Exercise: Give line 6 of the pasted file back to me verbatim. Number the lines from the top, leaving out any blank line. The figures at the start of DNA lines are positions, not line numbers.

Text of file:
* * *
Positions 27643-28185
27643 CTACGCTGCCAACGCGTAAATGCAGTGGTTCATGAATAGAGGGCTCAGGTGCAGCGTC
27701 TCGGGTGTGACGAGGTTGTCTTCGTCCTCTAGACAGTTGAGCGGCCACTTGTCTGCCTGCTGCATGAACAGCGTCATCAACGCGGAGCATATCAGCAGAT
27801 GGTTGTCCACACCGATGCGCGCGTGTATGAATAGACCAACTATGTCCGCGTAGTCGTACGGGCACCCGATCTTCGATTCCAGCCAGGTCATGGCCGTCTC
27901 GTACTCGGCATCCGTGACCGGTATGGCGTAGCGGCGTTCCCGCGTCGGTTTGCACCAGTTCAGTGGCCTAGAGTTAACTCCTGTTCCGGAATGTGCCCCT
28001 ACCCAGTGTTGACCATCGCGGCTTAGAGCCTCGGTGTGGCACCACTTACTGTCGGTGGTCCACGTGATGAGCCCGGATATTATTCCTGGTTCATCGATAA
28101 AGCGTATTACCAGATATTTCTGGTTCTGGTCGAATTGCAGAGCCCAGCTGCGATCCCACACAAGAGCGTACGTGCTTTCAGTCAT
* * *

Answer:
28001 ACCCAGTGTTGACCATCGCGGCTTAGAGCCTCGGTGTGGCACCACTTACTGTCGGTGGTCCACGTGATGAGCCCGGATATTATTCCTGGTTCATCGATAA